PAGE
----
The Launch Entry Suit and Advanced Crew Escape Suit were the intravehicular suits used on most Space Shuttle missions. ACES was an improved version of the LES, and both earned the nickname "pumpkin suit" by their orange color.

Are there any features intrinsic to these suits that can be used to quickly distinguish between the two types of suits in photographs?

Identifying the crewmember, mission patch, or insignia might be a strategy, but is not what I am asking about.


1 Answer 1


From eyeballing a few images, something that pops out are the wrist gaskets.

From the ACES wikipedia page:

The ACES incorporates gloves on disconnecting lock rings on the wrists, liquid cooling and improved ventilation, and an extra layer of insulation.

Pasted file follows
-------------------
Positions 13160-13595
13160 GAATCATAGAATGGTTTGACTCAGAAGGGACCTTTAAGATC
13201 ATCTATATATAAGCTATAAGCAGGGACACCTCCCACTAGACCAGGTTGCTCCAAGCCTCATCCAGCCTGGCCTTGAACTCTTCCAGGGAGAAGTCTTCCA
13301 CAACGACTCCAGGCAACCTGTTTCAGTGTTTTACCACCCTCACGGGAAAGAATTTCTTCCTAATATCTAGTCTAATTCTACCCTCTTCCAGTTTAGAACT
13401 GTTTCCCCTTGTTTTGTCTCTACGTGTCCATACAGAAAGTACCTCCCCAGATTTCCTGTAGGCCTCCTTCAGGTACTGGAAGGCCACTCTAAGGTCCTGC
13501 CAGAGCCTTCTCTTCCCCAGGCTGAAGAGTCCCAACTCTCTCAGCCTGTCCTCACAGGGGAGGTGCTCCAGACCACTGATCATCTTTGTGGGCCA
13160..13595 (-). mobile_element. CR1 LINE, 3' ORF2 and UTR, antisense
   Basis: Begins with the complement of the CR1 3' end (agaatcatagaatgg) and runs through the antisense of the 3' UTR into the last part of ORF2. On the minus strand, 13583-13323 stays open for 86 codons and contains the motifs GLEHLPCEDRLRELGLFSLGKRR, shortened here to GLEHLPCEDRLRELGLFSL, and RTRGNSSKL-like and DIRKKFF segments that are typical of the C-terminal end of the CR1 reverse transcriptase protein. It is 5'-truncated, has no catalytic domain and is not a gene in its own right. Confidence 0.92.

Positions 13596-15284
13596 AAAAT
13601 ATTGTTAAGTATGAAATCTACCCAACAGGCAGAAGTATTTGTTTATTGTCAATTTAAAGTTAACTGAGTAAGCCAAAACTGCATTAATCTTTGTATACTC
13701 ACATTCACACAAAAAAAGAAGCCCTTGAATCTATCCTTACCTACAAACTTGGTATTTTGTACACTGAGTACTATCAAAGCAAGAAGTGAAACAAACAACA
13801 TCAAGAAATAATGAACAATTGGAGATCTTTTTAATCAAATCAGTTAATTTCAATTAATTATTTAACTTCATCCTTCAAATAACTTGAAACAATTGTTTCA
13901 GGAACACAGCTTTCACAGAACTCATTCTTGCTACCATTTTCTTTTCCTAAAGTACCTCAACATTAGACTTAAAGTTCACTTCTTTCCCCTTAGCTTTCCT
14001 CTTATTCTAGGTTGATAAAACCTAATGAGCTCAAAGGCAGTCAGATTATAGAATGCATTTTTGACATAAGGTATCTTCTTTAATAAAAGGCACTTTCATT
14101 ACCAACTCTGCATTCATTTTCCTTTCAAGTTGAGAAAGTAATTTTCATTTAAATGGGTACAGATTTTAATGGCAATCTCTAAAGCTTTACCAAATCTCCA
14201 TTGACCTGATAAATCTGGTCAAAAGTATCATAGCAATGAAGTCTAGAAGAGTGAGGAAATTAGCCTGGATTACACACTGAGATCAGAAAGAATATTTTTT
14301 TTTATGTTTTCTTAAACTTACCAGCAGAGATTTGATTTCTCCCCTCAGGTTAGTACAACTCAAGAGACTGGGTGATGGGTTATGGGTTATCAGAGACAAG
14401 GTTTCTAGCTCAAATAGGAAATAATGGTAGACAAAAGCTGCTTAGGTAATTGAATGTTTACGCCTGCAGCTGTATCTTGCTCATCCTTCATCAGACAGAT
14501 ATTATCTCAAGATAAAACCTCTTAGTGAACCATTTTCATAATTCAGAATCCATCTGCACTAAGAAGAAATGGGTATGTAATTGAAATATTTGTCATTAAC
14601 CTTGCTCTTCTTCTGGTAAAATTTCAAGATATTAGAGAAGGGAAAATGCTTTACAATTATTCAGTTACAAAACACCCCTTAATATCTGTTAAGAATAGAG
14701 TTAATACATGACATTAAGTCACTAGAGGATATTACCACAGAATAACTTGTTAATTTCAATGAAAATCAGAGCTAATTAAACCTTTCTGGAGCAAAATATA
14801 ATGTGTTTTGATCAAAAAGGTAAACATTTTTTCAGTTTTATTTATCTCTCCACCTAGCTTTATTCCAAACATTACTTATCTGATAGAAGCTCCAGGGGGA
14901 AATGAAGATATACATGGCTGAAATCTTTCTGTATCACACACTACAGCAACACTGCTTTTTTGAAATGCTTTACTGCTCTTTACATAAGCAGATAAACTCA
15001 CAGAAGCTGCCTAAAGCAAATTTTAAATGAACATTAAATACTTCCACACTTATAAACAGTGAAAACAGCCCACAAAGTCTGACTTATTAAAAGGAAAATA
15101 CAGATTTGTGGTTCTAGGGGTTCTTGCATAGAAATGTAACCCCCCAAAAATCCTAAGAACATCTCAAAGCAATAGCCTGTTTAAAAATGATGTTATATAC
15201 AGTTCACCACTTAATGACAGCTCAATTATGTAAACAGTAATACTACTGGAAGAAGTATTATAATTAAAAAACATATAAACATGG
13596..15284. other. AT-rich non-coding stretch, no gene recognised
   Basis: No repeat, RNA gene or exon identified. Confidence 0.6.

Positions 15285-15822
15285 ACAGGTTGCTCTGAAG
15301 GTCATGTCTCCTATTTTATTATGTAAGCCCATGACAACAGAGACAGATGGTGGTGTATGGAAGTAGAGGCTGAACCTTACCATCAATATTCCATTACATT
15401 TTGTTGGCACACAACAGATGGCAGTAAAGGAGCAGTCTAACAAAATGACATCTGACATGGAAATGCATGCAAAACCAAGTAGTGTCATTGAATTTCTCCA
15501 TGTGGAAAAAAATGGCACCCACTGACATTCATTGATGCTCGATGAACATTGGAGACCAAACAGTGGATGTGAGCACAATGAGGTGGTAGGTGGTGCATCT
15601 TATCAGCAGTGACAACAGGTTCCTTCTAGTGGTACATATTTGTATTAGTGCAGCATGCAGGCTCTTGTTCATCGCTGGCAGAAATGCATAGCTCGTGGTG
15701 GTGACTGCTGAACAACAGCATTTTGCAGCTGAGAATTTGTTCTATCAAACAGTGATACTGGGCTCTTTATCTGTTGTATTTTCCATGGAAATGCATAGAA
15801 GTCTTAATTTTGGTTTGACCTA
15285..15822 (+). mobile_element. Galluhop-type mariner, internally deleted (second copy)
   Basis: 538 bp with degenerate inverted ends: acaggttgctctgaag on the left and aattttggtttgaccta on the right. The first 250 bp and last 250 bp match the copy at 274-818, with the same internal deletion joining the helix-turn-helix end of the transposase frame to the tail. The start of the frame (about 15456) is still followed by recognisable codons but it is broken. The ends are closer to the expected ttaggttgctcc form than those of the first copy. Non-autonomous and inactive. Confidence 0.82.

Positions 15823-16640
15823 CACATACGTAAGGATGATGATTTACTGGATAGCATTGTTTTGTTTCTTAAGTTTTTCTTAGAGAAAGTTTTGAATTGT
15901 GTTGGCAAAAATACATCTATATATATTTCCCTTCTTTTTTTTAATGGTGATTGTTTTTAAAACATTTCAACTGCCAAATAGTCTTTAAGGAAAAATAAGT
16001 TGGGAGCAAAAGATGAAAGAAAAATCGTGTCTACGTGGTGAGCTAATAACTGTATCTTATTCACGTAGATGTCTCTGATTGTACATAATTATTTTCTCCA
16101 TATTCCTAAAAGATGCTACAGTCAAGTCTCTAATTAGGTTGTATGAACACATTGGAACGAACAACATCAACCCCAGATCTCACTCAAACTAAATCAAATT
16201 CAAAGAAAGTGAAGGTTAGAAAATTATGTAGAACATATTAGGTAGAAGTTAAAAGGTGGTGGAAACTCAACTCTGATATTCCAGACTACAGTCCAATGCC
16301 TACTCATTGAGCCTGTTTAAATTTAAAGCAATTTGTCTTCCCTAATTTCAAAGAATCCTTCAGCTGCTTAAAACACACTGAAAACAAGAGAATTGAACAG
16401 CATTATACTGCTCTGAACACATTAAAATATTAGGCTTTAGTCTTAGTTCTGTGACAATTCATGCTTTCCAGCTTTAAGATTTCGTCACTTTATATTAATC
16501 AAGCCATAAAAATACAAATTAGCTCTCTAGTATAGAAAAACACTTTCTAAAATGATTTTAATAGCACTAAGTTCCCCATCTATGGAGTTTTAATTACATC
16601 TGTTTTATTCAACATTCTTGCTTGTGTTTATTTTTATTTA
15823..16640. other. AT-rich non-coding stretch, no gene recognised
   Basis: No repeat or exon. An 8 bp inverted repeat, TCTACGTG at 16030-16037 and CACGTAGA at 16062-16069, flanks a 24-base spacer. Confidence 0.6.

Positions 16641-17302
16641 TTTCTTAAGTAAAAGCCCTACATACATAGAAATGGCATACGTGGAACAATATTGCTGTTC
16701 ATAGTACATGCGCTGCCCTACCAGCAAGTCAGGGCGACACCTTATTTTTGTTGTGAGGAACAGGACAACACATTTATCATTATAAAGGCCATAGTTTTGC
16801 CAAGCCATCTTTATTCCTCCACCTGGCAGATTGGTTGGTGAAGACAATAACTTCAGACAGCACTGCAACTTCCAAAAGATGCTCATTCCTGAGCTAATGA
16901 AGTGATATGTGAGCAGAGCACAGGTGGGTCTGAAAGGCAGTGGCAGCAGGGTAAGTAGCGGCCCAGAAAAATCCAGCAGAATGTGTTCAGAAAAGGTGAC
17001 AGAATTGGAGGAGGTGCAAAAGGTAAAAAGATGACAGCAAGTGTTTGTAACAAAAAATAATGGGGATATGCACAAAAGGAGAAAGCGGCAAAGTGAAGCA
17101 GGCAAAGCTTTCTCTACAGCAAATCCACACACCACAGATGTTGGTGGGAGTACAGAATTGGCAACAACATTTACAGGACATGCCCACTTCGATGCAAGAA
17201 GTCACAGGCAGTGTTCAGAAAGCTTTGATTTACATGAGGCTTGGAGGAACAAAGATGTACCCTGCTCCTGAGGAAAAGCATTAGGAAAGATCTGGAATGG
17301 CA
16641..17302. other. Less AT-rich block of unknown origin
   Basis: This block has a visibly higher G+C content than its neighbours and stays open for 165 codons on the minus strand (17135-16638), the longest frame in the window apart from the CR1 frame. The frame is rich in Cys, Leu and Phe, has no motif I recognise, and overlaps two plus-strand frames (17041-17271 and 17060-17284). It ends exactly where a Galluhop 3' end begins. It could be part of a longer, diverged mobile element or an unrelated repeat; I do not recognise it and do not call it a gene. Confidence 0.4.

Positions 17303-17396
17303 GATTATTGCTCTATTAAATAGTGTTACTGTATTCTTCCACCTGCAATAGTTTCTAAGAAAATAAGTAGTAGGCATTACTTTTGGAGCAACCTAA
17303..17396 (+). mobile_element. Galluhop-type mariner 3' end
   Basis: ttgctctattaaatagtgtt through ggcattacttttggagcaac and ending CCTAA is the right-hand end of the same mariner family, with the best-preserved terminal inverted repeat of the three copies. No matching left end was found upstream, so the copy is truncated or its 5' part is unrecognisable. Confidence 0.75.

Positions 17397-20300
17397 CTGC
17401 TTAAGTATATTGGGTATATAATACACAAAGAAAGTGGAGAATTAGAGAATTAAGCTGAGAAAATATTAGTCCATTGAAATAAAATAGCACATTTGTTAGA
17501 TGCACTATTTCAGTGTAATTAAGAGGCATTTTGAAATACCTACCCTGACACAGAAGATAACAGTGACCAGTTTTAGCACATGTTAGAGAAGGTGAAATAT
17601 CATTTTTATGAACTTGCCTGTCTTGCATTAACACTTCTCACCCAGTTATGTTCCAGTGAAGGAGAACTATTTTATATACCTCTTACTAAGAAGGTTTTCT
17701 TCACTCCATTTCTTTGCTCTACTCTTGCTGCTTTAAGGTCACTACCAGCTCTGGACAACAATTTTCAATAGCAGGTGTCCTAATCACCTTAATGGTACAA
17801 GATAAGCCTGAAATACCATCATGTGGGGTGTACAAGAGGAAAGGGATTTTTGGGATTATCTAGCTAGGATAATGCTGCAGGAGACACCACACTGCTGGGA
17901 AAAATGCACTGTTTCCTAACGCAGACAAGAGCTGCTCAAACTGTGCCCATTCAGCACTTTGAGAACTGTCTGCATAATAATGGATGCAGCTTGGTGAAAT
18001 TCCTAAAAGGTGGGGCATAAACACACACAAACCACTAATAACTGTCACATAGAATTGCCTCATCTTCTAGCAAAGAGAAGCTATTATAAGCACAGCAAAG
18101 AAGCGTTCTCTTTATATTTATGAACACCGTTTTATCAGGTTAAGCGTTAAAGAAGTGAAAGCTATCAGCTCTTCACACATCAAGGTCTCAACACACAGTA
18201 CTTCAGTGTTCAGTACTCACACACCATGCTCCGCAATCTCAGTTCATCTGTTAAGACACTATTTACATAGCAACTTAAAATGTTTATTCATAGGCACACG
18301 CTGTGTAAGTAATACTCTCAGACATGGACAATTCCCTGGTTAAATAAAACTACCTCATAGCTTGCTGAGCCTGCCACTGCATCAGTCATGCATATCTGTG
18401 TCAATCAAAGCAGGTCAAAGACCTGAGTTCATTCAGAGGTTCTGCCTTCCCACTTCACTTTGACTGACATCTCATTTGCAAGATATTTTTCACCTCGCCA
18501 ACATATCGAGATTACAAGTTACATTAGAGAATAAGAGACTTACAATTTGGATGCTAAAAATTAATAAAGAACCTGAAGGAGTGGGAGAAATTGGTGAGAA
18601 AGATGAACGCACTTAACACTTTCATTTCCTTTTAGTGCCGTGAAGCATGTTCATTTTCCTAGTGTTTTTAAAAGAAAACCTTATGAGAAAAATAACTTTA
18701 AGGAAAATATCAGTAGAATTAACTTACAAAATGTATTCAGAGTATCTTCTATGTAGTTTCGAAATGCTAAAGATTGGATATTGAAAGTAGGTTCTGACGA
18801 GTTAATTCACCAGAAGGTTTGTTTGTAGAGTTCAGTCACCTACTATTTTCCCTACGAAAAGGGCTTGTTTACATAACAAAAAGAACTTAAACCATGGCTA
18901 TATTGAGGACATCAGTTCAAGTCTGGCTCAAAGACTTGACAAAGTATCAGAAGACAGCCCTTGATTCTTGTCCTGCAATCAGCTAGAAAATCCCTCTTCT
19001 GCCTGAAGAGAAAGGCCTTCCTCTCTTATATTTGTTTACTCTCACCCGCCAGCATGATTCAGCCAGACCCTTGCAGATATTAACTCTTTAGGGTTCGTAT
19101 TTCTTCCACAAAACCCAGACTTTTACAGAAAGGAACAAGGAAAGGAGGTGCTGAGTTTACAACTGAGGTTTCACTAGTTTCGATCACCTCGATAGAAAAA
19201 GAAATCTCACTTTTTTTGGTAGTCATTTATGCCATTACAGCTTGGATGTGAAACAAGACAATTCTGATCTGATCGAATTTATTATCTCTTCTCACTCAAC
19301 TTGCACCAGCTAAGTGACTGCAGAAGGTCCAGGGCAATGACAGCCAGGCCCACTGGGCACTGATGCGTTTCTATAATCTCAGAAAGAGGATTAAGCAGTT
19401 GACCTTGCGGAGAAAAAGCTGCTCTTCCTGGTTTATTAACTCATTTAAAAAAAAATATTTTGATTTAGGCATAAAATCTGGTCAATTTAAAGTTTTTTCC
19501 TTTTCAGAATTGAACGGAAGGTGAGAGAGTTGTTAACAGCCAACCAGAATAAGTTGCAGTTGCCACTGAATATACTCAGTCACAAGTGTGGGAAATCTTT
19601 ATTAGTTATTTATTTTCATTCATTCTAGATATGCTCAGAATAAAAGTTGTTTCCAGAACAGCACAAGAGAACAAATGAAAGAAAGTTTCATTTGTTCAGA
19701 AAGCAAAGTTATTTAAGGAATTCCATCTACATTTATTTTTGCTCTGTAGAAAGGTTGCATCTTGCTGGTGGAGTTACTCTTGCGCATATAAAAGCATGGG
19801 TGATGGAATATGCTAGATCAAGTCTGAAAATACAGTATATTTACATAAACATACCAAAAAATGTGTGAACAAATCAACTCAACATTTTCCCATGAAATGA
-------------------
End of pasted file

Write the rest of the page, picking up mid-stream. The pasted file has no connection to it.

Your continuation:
The gloves are also attached via a locking ring and are likewise in international orange color. These can be put on more easily and more quickly than was possible with the launch entry suit, and ball bearings allow the wrist to "swivel". When the suit is pressurized, the gloves are also pressurized.

Here are a pair of ACES paws from an STS-135 training photo: CES wrist detail

And the hands of Amber Gell:

Amber Gell ACES hand details

The gaskets are still visible with the gloves off, at least in some shots:

ACES gasket with gloves off

And for comparison, here are regular LES hands, apparently modelled by a technician:

LES wrist detail

and some worn by David Walker:

David Walker LES hand details

And with the gloves off:

LES wrist details with gloves off


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